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U.S. home prices decline 12%

February 13, 2009|Bloomberg News

Home prices nationally dropped 12% in the fourth quarter, the most on record, amid foreclosures and a recession that pushed buyers out of the market.

The median price of a U.S. home declined to $180,100 from $205,700 in the same period a year earlier, the National Assn. of Realtors said Thursday. Prices declined in almost 9 of every 10 cities.

The worst U.S. housing slump since the Depression is deepening as foreclosures drain value from neighboring homes and the economic recession worsens. Sales of properties with mortgages in default accounted for 45% of all transactions, the Chicago-based national association said.

"The housing sector was already weak, and now we are seeing deeper employment reductions," said Brian Bethune, chief financial economist at IHS Global Insight in Lexington, Mass. "Every round of job cuts means fewer people who can get a mortgage and buy a house."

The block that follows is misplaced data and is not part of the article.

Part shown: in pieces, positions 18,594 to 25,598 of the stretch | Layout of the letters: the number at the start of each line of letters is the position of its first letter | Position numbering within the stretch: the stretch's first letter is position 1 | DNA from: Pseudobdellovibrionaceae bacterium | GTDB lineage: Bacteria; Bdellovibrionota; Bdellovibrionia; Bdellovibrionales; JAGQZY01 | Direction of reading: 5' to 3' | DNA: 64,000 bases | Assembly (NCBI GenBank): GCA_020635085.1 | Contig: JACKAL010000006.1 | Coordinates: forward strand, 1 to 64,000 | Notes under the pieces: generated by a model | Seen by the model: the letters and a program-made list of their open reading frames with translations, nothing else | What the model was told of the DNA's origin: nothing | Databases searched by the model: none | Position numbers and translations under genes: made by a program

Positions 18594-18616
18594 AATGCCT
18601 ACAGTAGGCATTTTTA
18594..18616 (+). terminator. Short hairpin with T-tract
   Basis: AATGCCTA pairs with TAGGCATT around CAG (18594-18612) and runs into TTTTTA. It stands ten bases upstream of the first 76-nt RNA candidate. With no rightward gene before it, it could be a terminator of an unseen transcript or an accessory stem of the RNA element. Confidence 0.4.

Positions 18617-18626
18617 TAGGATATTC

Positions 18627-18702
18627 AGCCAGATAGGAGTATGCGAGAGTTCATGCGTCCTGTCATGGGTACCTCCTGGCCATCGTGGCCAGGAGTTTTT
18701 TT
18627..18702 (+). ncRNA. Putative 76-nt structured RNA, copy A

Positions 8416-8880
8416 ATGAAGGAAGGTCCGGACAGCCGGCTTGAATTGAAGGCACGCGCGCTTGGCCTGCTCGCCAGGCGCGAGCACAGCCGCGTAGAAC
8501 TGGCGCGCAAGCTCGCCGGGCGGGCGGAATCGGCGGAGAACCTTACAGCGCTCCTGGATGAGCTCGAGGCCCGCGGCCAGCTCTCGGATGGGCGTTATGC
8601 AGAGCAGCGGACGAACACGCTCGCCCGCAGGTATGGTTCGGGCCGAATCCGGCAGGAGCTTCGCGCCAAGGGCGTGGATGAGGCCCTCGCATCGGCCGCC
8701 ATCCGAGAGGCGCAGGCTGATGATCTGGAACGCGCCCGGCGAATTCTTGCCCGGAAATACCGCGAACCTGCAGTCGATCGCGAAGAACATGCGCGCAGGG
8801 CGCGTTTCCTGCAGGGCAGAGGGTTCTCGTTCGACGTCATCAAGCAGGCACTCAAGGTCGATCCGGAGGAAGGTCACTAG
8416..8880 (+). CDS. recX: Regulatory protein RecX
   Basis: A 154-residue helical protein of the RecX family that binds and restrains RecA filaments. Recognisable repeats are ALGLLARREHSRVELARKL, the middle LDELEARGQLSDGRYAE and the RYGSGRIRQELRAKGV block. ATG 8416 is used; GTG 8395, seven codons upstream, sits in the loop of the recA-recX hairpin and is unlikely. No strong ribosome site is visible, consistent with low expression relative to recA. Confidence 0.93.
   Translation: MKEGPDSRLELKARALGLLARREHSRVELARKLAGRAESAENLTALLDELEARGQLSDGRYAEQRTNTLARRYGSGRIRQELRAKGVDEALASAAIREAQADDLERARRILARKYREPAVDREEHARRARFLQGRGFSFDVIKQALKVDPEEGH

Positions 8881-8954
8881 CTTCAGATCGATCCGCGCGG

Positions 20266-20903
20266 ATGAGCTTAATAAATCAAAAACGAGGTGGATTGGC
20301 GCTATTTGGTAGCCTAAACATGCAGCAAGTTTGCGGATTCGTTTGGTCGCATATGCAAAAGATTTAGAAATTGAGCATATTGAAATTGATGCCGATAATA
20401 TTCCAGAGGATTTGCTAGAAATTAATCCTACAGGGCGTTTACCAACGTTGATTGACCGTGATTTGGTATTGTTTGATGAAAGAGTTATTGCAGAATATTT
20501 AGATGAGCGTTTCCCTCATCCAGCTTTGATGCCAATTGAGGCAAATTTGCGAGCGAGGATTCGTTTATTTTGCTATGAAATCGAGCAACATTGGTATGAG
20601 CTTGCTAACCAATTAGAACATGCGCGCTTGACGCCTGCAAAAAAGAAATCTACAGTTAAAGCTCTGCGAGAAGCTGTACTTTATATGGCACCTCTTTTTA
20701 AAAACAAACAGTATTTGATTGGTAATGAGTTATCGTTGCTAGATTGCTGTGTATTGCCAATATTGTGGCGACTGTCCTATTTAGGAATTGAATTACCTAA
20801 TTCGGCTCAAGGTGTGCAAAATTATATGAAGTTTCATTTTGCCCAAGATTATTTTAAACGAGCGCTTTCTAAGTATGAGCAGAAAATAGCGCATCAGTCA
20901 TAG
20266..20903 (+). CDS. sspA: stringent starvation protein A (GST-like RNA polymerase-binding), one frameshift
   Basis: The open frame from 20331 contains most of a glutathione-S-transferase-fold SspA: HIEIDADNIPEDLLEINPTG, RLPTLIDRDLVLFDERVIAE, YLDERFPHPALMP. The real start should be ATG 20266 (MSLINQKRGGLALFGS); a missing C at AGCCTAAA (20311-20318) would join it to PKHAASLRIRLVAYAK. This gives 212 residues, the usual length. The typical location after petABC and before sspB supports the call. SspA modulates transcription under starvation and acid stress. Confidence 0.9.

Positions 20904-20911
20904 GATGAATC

Prices slumped in 134 U.S. metropolitan areas, rose in 18 and were unchanged in one. It was the biggest proportion of declines in data dating to 1979.

The steepest price decline was in Florida's Fort Myers metropolitan area, down 51%, according to the Realtors' report. Saginaw, Mich., was second, with a 41% drop. The next five biggest decreases were all in California: Riverside, 41%; San Jose, 38%; San Francisco and Sacramento, 37%; and San Diego, 36%.

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